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In C# I would go:

myObj.base

I have a Date class which inherits from date.datetime. The Date class overrides __gt__() and __lt__() so when using the < and > operators they are called. I do not want to use these overrides - I want to use the date.datetime methods on an instance of Date.

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1  
Do you mean with super()? – hochl Dec 1 '11 at 2:40
1  
Perhaps you could explain what you actually mean by "base instance", since not everybody speaks C#. – Greg Hewgill Dec 1 '11 at 2:41
    
Is .base the class from which myObj inherits from? Or the class name of myObj? – Blender Dec 1 '11 at 2:41
    
I want the instance not the name – markmnl Dec 1 '11 at 2:42
up vote 6 down vote accepted

Use super() to get the superclass object. Type help(super) in the Python command prompt.

From the manual:

class super(object)
 |  super(type) -> unbound super object
 |  super(type, obj) -> bound super object; requires isinstance(obj, type)
 |  super(type, type2) -> bound super object; requires issubclass(type2, type)
 |  Typical use to call a cooperative superclass method:
 |  class C(B):
 |      def meth(self, arg):
 |          super(C, self).meth(arg)
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this looks like what i want but i cannot tell from the help what i am to supply - is "type" the type i want or the type i am giving - is "obj" the instance i want it from?? how do I get the base instance and call methods on it? – markmnl Dec 1 '11 at 2:51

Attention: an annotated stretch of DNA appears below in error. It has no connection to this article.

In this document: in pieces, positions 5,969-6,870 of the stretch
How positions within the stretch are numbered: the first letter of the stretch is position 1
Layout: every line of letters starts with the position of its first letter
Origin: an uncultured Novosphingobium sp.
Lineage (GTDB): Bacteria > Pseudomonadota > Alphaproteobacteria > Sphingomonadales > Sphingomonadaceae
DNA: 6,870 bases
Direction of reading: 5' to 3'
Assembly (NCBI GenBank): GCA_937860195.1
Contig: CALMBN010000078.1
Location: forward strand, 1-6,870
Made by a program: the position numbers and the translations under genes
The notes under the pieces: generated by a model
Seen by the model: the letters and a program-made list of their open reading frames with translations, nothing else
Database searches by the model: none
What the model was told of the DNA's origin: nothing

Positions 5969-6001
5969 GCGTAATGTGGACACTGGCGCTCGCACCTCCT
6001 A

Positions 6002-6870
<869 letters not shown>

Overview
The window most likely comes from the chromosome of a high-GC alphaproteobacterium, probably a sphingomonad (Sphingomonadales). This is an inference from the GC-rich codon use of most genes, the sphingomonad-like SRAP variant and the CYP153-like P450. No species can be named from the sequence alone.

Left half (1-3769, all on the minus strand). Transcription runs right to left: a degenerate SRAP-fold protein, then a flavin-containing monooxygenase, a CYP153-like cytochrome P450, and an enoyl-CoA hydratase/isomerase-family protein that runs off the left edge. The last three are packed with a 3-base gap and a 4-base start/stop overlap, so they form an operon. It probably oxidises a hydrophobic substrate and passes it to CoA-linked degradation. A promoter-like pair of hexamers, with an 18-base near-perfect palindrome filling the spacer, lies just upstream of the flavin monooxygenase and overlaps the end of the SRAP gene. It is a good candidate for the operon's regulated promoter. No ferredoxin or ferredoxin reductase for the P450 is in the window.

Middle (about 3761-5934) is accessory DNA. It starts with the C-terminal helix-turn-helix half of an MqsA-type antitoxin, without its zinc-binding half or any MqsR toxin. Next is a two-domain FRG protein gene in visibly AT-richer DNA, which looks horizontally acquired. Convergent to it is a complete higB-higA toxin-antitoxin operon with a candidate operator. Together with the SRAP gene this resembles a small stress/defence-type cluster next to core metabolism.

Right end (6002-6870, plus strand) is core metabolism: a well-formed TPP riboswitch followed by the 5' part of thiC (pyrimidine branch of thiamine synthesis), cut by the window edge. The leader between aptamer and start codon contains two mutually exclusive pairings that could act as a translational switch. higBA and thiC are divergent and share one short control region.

super(object).method(). – Blender Dec 1 '11 at 2:57
    
TypeError: super() argument 1 must be type, not Date – markmnl Dec 1 '11 at 3:01
    
I found out by trial and error "type" is the type you are passing. So presumably super will return the the immediate parent. e.g. super(Date, myObj) returns the datetime.date – markmnl Dec 1 '11 at 3:06
    
@Feanor I added a whole lot more information on this point to my answer (it wouldn't fit here). Please let me know if it helps (or doesn't). – Ben Dec 1 '11 at 4:43

If I understand your question correctly, this doesn't make sense in Python. There's no "base instance" inside the instance of a subclass.

A Python instance is just one thing, containing a collection of attributes (any of which may have been set/modified by any of its base classes, or indeed from code outside any of its classes at all). Indeed it's possible to change the class of an instance at runtime, even transplanting it into an entirely different inheritance heirarchy (this is not frequently a good idea, but it's well-defined). No matter what, the instance remains a single unitary object, which only knows what attributes it has and which class it's an instance of (and in fact that's just an attribute: __class__).

Edit: If what you want is to be able to invoke overridden methods on an instance, then you do that by using super, as hocl answered. However it seems from your comments that you do not fully grok what super is doing (which is natural, as it's quite complex).

super(Date, myObj) doesn't return "the underlying datetime.date" instance, because there's no such thing, only the myObj object. Although for your purposes it sounds like this will fill your needs (and you can probably stop at this sentence).